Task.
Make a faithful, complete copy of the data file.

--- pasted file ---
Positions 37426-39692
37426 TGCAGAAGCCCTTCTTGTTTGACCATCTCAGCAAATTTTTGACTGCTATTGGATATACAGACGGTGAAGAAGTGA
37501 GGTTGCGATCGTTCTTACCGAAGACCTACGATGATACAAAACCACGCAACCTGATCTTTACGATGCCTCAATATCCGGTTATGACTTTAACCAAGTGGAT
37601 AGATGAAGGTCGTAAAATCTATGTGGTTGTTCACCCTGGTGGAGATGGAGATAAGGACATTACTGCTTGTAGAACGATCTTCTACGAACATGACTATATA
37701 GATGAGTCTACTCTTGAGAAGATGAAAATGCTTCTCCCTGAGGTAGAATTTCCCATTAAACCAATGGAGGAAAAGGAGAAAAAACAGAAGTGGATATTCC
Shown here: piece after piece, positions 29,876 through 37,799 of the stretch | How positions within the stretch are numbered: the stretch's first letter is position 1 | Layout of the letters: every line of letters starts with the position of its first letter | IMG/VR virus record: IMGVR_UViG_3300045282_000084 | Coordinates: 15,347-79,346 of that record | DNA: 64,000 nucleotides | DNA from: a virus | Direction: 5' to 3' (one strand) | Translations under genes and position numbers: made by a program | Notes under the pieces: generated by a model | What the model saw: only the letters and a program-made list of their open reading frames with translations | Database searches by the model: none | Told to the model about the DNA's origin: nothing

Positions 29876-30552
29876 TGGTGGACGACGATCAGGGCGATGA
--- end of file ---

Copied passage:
Positions 37426-39692
37426 TGCAGAAGCCCTTCTTGTTTGACCATCTCAGCAAATTTTTGACTGCTATTGGATATACAGACGGTGAAGAAGTGA
37501 GGTTGCGATCGTTCTTACCGAAGACCTACGATGATACAAAACCACGCAACCTGATCTTTACGATGCCTCAATATCCGGTTATGACTTTAACCAAGTGGAT
37601 AGATGAAGGTCGTAAAATCTATGTGGTTGTTCACCCTGGTGGAGATGGAGATAAGGACATTACTGCTTGTAGAACGATCTTCTACGAACATGACTATATA
37701 GATGAGTCTACTCTTGAGAAGATGAAAATGCTTCTCCCTGAGGTAGAATTTCCCATTAAACCAATGGAGGAAAAGGAGAAAAAACAGAAGTGGATATTCC
Shown here: piece after piece, positions 29,876 through 37,799 of the stretch | How positions within the stretch are numbered: the stretch's first letter is position 1 | Layout of the letters: every line of letters starts with the position of its first letter | IMG/VR virus record: IMGVR_UViG_3300045282_000084 | Coordinates: 15,347-79,346 of that record | DNA: 64,000 nucleotides | DNA from: a virus | Direction: 5' to 3' (one strand) | Translations under genes and position numbers: made by a program | Notes under the pieces: generated by a model | What the model saw: only the letters and a program-made list of their open reading frames with translations | Database searches by the model: none | Told to the model about the DNA's origin: nothing

Positions 29876-30552
29876 TGGTGGACGACGATCAGGGCGATGA